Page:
Orr returns to roots and plots big things for Castleford's young crop

Half-back is 'home' again, at the club where he made his name – and he has high hopes for the new season, he tells Dave Hadfield

Life goes full circle for Danny Orr at the start of the new Super League season this weekend. He was a prodigious youthful talent with his hometown club, Castleford, but broader ambitions took him away for eight years only for him to return as senior player and guiding light this time.

They say you should never go back. Time will tell whether it is a good idea in his case.

"It's something I've been asked about a million times: Why would I want to come back? All I can say is that I've been made very welcome and it feels right."

There was plenty of ill-feeling in the town when Orr moved to Wigan in a typical small-club-to-big transfer in 2003. His former Castleford coach, Stuart Raper, made the same switch and took Orr with him.

There he played plenty of hooker as well as half-back, never more effectively than after Wigan decided to let him go. "I really enjoyed it at Wigan, but I did at Harlequins. I've been lucky to be at three great clubs," he says.

The Orr family enjoyed four years of life in London so much, in fact, that when his eight-year-old son was told that they were moving back to the north, he barricaded himself in his bedroom, his dad recalls. They are settled happily back in Castleford now. "It's very different from London obviously, but to me it will always be home," Orr says.

He has come home to a job he last did in 2003, with his coach, Terry Matterson, making him captain. "I was 22 when I was captain before, so I'm a much more mature player now. I remember the way that players like Mitch Healey and Brad Davis used to look after me, so maybe I can do the same for the younger players now."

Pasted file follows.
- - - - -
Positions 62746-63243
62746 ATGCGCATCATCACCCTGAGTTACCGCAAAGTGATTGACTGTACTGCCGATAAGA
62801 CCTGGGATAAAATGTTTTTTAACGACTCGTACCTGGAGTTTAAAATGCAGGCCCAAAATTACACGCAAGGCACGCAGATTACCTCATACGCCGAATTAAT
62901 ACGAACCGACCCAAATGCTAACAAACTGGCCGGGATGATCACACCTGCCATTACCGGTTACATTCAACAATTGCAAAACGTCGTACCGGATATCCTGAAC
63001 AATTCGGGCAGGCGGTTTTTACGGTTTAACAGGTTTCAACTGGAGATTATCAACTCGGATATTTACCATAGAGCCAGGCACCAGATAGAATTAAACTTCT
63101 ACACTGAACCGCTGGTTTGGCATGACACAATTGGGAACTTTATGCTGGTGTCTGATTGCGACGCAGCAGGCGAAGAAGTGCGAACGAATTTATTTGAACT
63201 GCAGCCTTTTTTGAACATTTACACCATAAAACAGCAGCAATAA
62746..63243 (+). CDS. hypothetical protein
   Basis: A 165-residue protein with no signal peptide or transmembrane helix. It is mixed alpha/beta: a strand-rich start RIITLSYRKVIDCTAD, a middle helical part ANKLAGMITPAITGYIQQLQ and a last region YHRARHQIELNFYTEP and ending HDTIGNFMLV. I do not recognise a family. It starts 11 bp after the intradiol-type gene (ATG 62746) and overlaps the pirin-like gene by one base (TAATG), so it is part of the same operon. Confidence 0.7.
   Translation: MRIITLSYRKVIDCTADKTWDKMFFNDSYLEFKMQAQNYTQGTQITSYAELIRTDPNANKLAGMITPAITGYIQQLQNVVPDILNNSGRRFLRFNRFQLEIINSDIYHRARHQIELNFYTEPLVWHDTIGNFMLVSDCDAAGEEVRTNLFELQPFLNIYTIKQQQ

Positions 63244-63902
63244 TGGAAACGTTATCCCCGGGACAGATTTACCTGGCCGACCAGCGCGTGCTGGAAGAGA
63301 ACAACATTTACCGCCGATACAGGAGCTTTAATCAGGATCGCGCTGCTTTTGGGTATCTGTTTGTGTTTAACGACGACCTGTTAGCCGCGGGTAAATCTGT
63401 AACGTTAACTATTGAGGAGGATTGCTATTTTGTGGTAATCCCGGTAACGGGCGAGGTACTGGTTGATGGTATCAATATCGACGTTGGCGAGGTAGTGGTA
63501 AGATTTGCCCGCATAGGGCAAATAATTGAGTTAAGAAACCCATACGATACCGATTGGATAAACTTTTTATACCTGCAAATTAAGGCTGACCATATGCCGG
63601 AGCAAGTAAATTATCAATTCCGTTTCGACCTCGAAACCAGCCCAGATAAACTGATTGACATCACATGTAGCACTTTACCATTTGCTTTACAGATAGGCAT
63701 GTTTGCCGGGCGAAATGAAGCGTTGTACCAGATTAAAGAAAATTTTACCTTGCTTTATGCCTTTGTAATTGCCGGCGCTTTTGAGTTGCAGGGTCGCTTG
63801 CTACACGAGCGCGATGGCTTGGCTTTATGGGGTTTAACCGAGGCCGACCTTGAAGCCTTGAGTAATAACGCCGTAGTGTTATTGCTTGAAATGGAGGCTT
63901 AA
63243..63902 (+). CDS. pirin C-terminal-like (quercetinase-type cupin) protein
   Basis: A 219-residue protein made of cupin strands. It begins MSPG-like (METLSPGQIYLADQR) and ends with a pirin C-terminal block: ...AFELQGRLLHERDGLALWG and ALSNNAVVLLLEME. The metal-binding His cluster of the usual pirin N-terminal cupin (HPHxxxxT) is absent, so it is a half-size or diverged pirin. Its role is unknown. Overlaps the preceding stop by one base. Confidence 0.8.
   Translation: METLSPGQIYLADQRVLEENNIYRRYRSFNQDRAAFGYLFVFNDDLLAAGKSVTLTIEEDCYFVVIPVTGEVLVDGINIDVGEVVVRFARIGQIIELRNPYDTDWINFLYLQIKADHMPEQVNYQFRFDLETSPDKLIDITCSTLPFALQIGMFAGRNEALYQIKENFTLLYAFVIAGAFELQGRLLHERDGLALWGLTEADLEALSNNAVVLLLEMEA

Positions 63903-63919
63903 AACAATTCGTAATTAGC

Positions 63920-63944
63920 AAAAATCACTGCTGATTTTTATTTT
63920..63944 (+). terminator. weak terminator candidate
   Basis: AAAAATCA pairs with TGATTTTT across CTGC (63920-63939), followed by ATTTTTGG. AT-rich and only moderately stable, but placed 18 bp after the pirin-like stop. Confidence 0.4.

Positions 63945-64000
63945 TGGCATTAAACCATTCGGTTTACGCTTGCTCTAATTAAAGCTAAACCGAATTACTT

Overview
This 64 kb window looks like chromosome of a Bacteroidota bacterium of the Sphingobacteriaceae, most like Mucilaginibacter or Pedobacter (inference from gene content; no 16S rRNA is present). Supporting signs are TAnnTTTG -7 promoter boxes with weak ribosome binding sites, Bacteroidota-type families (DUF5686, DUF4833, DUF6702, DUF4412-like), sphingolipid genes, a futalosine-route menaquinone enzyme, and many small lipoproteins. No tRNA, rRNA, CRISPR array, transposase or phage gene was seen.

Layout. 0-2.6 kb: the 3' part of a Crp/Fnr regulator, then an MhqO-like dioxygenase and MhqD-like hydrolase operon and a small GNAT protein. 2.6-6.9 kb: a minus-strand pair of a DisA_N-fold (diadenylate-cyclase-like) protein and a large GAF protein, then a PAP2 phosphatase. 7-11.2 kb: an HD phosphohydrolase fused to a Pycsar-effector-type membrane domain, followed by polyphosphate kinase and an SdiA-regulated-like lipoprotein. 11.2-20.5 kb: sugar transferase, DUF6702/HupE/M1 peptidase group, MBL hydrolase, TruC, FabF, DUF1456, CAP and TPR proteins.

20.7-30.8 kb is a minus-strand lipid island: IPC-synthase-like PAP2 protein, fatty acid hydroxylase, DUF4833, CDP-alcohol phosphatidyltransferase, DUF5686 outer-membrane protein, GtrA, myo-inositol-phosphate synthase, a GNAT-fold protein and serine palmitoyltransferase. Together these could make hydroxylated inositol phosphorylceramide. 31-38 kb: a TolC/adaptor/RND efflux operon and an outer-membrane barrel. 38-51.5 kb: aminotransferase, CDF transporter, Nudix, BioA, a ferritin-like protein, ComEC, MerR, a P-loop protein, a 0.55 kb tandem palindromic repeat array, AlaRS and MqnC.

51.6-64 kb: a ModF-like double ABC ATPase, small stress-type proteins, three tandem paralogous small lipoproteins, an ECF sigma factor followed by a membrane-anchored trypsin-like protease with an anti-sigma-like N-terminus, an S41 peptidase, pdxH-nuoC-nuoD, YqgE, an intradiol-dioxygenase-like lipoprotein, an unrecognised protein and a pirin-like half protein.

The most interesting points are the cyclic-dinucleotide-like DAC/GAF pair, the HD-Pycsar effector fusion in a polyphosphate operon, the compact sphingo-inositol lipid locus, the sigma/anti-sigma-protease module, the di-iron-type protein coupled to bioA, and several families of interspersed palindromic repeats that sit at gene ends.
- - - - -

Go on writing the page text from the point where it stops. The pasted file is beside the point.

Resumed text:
Key among those is his half-back partner, Rangi Chase. The Kiwi was sometimes brilliant last season, but he was also occasionally weighed down by the pressure of organisational responsibility on his shoulders.

"He was having to do everything," Orr says. "Hopefully, I can take some of the pressure off him and he'll be even better this year."

Despite the loss of Michael Shenton to St Helens and Joe Westerman to Hull, Orr is enthused by the quality of the young players he will have under his wing at what is now the Probiz Coliseum this year. "Richard Owen coming back will be like having a new player," he believes. "If he hadn't broken his leg, I reckon he would have been in the England side at the end of the season."

Orr indirectly owes his role as captain to Adam Milner, who led the England Academy side to their victories over Australia in the autumn. His rapid progress as a hooker means that last season's captain, Ryan Hudson, will not be on the field for as long this season, whereas Orr will be out there regularly for the full 80 minutes.

Also, with Hudson, Milner and the exciting 17-year-old Darren Clarke, all queuing up for the No 9 shirt, it frees up Orr to do what he does best – direct a team from half-back. The first test of his ability to do that effectively will be at the Millennium Stadium on Saturday, when Cas take on their local rivals – and rivals for a Super League licence for the next three years – Wakefield. The balance has swung strongly in Castleford's favour over the past couple of weeks, with Trinity suffering setback after setback with their plans for a new ground and going into administration with heavy debts.

Orr knows enough about local rivalry, however, to predict that it will not make the Tigers' task any easier in Cardiff. Quite the reverse, in fact. "I don't think it will affect them on the pitch at all. They could even use it as a motivating factor, so they are going to be really tough."

Not that he has any doubt that Cas, with a new ground on the way, a steady production line of young players and a modicum of financial stability, will get their new licence.

Orr has only signed on initially for one year, but there could be few more appropriate players to lead them into their new stadium on the outskirts of the town. "I was reading about some other sport and they were saying that you should never go back, but this is home and it just feels right."